Saudi Arabia Sensitive To Criticism Over Deadly Hajj Stampede
SCOTT SIMON, HOST:
Over 700 people were killed this week when a stampede took place during the Hajj, the annual Islamic pilgrimage to Mecca. The sheer volume of pilgrims every year has led to problems before. In fact, over 1,400 people were killed in a similar incident back in 1990. This week, Iran and other regional powers criticized the Saudi Arabian government for poor management of the crowds that come to their holy places. Gary Sick is a senior research scholar at Columbia's Middle East Institute. He joins us now from New York. Thanks so much for being with us, Mr. Sick.
GARY SICK: It's a real pleasure.
SIMON: What do you read into Iran's outspoken criticism of Saudi Arabia over these deaths?
SICK: This is very standard stuff. The Iranians and the Saudis have a running battle about the Hajj. And the worst incident they've ever had was actually back in 1987. In each case, they've blamed the Saudis. And in each case, the Saudis have blamed the pilgrims for misbehaving, for not doing what they were told. And on the previous case, the Saudis broke diplomatic relations with Iran over the incident. And that was only restored a few years later after Khomeini died.
SIMON: In the United States, we tend to see oil as Saudi Arabia's base of influence. But in the region, Saudi Arabia, of course, calls itself the guardian of the holy places. And what does it mean to have so many countries in the region becoming critical of Saudi Arabia's management?
SICK: Whenever these incidents occur, the Saudis are, of course, extremely sensitive to that because their official title for the king is the Custodian of the Two Holy Places. His entire legitimacy is based on the fact that he has the duty to make the holy places accessible and keeping them Islamic. It is a huge job, and managing 2 million people on foot in a rather confined space and moving from place to place is a huge problem. And the Saudis have worked very hard to try to make that go as smoothly as possible. But inevitably, when you get a group of people that large all moving together, there are going to be problems.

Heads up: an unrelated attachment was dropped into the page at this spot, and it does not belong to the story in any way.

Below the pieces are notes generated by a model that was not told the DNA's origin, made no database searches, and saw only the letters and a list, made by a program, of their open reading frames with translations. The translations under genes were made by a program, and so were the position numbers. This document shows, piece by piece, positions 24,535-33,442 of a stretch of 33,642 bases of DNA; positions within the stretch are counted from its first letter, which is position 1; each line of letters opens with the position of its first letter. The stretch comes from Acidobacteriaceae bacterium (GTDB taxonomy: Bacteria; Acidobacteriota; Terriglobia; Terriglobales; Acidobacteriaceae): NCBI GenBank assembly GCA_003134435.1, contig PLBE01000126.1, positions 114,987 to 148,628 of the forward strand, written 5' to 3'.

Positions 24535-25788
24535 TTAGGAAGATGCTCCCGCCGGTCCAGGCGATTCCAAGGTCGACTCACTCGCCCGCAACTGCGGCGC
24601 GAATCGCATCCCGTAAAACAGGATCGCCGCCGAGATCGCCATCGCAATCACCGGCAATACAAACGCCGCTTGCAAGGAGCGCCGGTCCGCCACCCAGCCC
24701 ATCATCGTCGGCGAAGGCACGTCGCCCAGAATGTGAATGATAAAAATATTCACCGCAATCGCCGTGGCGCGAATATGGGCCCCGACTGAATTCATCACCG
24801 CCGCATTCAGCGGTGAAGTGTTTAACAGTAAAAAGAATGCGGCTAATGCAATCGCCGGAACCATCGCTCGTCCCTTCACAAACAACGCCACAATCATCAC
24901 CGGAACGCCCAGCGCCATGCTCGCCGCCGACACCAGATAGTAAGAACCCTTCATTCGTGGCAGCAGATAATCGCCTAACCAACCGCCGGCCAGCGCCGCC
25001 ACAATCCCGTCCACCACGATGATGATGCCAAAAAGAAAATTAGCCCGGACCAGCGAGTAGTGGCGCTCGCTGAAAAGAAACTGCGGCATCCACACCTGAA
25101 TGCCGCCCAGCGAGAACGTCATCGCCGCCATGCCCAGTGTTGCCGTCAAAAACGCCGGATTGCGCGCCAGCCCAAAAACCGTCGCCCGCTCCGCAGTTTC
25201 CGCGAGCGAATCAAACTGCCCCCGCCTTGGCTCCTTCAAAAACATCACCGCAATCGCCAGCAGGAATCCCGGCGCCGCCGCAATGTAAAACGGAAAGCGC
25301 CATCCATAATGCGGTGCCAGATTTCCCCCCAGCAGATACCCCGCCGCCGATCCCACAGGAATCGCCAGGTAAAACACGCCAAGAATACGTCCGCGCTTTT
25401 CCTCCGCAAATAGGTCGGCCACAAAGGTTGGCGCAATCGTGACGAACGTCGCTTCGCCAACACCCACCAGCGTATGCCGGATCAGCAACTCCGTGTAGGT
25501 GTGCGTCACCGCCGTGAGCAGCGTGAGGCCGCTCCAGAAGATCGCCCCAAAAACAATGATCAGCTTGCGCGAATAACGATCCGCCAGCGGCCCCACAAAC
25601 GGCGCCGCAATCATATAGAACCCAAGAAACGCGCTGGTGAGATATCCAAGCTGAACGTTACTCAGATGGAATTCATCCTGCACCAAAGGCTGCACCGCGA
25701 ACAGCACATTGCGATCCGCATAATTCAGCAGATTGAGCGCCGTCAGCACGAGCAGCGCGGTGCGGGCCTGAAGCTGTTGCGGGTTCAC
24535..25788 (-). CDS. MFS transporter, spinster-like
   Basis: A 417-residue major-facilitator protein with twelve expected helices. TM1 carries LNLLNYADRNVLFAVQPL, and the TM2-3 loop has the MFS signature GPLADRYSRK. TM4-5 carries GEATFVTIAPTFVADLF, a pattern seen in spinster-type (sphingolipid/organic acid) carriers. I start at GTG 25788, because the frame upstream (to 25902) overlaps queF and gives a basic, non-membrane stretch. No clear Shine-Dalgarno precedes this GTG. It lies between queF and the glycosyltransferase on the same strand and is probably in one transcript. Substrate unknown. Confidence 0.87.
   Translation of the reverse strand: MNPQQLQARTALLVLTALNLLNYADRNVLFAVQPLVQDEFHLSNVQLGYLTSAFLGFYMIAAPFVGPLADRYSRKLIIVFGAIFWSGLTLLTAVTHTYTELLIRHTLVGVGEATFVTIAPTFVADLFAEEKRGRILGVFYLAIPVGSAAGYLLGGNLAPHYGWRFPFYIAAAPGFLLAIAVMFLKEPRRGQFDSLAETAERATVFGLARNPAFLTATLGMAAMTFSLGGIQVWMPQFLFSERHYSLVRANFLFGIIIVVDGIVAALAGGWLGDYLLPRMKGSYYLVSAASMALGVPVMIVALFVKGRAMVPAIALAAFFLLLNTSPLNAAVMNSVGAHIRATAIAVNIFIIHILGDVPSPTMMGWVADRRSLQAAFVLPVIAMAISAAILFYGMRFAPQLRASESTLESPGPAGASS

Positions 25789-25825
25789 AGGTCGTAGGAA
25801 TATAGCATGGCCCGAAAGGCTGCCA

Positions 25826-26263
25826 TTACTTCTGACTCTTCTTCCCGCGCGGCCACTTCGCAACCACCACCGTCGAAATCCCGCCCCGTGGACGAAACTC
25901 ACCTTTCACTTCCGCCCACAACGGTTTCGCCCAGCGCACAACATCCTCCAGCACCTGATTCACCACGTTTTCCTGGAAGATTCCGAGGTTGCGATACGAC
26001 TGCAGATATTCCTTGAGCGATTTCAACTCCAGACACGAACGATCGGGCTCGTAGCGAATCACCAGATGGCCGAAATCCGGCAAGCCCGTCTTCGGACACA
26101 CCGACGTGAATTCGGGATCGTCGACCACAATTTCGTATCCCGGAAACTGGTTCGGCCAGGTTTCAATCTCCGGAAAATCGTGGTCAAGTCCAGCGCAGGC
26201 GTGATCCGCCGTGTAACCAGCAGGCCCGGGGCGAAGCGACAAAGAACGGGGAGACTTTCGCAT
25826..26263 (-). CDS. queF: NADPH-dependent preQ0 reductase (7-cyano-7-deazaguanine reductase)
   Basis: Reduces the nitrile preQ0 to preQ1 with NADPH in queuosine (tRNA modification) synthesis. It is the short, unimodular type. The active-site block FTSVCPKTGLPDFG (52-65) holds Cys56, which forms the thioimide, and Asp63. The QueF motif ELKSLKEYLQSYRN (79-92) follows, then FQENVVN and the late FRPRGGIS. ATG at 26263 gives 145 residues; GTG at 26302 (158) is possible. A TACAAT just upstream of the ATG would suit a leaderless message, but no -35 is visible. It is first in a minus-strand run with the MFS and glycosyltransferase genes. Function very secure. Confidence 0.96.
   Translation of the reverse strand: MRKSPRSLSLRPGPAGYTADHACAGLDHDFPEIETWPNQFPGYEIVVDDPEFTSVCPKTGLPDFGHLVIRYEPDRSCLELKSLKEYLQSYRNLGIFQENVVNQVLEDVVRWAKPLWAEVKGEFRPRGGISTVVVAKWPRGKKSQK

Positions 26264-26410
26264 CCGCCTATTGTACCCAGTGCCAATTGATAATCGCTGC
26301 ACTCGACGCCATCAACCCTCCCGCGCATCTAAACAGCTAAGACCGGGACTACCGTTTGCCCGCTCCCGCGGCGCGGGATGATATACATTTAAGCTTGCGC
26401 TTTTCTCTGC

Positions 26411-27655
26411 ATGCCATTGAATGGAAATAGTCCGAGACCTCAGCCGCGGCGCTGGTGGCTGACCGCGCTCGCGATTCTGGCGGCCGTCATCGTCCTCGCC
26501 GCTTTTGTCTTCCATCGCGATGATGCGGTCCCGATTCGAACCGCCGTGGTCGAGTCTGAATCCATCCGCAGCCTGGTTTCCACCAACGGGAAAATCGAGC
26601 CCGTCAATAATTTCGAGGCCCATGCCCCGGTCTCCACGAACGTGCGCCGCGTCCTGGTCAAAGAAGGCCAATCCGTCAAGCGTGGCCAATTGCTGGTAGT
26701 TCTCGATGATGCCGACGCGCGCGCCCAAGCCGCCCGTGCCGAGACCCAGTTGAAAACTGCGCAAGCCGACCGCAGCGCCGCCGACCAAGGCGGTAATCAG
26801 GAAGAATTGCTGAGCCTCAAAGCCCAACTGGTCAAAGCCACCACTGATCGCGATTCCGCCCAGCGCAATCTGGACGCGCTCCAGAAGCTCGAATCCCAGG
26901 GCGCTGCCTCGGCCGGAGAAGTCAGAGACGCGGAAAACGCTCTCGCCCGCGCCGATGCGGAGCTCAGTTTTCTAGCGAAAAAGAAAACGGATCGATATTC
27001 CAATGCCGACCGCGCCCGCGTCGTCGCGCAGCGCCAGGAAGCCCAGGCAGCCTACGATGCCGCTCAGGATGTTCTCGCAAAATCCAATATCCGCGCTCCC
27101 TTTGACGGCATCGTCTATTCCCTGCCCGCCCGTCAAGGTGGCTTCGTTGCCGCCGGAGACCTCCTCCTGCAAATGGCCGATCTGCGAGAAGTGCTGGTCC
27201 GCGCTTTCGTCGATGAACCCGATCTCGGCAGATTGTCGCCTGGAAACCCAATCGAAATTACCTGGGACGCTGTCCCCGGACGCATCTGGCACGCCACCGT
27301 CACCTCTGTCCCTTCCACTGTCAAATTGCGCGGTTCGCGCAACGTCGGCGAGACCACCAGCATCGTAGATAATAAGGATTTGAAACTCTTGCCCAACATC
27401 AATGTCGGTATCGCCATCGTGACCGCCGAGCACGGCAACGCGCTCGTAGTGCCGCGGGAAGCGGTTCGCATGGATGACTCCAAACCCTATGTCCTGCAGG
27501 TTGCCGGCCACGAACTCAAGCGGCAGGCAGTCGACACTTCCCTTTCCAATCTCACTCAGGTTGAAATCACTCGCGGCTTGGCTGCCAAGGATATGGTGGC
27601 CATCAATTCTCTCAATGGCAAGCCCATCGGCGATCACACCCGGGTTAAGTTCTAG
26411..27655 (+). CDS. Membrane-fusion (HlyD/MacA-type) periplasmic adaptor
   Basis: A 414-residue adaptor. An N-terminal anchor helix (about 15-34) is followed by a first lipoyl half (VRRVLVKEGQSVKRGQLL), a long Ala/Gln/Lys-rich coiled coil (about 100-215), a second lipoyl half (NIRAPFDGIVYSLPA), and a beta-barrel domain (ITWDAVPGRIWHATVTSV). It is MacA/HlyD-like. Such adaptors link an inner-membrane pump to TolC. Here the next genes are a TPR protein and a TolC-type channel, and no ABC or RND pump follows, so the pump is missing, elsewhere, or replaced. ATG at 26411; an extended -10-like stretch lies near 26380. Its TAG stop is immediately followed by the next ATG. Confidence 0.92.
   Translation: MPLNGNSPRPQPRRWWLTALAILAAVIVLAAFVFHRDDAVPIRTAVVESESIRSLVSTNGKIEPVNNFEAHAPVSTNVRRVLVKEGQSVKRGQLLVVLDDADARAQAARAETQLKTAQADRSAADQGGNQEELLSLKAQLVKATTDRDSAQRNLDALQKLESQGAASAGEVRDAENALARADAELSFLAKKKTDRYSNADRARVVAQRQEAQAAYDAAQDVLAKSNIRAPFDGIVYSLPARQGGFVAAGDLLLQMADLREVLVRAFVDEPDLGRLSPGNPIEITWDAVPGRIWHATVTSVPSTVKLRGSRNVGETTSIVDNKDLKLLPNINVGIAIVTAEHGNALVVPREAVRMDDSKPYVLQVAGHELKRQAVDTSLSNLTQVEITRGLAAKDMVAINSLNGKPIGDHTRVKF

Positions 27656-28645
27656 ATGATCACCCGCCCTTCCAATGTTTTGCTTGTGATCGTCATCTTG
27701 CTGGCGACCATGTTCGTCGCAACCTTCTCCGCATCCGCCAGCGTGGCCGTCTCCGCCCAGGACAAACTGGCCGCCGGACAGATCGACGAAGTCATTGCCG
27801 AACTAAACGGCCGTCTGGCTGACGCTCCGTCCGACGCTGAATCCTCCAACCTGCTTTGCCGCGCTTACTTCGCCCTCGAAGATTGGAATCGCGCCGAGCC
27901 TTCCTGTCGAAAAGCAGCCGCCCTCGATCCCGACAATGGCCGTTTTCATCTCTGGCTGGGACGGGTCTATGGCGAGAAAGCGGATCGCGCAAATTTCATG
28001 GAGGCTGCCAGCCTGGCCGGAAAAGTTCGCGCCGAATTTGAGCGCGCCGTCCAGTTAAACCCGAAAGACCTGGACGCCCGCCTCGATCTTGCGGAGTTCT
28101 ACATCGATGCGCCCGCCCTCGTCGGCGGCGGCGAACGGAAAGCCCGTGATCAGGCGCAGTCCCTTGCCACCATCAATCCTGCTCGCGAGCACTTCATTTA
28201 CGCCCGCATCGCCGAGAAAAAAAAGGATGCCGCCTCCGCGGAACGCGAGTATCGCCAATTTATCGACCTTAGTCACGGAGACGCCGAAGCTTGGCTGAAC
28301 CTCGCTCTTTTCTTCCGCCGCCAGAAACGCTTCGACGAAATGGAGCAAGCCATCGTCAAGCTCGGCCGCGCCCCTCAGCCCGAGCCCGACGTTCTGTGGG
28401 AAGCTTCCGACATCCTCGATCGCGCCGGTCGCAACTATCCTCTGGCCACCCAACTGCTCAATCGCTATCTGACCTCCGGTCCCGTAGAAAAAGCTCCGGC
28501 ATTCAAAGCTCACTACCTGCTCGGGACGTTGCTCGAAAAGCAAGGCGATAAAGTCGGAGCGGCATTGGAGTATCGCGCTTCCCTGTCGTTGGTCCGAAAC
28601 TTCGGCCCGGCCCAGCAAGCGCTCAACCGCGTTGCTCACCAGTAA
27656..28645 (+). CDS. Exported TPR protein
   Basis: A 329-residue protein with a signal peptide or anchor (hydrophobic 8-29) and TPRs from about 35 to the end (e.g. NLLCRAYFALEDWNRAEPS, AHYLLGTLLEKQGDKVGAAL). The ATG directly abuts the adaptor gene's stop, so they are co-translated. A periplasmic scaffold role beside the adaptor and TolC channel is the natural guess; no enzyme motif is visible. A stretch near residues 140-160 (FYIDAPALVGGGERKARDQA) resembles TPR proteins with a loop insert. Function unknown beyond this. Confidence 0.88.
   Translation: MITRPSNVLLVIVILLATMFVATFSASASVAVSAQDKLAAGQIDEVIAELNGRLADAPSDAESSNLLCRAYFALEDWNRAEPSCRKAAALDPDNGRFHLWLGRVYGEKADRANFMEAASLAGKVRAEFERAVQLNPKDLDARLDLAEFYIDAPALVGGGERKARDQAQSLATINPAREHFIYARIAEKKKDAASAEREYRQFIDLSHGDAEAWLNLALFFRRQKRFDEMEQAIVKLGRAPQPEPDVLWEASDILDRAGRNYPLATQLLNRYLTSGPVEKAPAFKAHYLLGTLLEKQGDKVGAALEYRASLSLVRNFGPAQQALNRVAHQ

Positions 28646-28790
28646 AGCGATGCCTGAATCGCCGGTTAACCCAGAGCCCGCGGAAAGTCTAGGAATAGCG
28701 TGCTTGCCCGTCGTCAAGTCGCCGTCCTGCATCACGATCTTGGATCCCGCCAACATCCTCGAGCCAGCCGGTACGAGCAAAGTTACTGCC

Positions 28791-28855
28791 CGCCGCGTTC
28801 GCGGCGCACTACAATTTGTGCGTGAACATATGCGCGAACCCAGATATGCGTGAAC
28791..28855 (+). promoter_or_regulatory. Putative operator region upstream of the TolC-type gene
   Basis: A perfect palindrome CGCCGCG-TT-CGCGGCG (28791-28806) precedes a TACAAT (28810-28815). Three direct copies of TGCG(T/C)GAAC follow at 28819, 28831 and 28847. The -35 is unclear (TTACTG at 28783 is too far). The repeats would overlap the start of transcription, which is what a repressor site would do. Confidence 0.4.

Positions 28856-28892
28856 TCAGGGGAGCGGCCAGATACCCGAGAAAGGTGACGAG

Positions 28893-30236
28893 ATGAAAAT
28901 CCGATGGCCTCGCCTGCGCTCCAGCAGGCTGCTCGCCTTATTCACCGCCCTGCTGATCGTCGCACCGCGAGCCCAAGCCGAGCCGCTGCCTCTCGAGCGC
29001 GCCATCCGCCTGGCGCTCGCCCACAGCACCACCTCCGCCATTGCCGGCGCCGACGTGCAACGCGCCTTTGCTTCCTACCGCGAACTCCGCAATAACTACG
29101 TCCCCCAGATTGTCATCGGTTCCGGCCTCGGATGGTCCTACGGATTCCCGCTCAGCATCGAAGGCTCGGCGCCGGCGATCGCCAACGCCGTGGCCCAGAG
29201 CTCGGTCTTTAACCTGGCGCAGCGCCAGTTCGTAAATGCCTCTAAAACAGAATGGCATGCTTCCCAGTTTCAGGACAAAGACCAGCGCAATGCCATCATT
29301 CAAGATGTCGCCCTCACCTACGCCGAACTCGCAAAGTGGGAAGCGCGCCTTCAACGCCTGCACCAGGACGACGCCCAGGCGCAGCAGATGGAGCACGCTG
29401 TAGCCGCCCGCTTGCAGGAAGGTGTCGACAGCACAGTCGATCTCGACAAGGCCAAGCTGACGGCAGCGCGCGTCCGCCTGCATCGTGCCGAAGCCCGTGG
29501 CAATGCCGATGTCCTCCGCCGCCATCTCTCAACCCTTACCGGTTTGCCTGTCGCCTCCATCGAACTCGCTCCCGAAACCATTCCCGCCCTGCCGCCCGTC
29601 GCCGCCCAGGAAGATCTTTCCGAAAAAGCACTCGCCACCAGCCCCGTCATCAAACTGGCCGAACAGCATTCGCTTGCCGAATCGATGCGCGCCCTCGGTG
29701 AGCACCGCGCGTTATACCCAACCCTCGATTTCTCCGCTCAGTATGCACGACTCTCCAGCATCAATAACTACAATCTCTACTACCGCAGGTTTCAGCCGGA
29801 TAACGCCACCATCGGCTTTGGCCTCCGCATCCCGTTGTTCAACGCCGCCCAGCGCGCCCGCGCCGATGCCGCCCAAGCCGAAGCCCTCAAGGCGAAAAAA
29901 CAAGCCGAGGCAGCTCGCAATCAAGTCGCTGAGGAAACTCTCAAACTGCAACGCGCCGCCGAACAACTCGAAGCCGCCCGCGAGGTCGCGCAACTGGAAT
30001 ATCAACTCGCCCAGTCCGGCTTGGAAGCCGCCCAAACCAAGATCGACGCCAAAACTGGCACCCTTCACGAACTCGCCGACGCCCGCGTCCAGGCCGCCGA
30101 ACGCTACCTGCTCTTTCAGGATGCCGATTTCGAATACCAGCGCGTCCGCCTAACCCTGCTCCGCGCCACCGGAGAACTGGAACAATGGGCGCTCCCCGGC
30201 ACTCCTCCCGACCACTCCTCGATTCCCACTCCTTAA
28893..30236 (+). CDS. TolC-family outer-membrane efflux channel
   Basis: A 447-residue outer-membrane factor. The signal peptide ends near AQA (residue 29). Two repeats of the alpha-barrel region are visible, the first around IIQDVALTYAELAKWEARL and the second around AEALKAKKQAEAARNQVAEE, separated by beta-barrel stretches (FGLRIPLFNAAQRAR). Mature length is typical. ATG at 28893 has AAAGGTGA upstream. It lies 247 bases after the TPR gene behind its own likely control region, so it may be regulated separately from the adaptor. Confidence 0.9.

SIMON: When the rhetoric gets as sharp as it has been over the past few days, should people in the region - for that matter, the rest of the world - worry that this verbal dispute might lead to something else?
SICK: There really is nobody else to take charge of the holy places. The Saudis have, as I say, worked very, very hard to make this go smoothly, and probably they will come through this. But it does mean that people who are inclined to criticize Saudi Arabia - and those numbers are growing because of their intervention in Yemen, their intervention in Bahrain, the policy that they've been following in Syria - they have their enemies. And those enemies are going to jump on these occasions and try to make the most of them.
SIMON: Does it create a domestic political problem in Iran when you have more than a hundred Iranians die on Saudi soil?
SICK: Yes. In the past, whenever these things have happened, there have been attacks on the - say, the Saudi Embassy, demonstrations of discontent. This will be something that will cause domestic concern in Iran for a long time. But the immediate effect of it, I think, will probably pass fairly soon.
SIMON: Gary Sick of Columbia University's Middle East Institute, thanks so much for being with us.
SICK: It was a pleasure.
NPR transcripts are created on a rush deadline by Verb8tm, Inc., an NPR contractor, and produced using a proprietary transcription process developed with NPR. This text may not be in its final form and may be updated or revised in the future. Accuracy and availability may vary. The authoritative record of NPR’s programming is the audio record.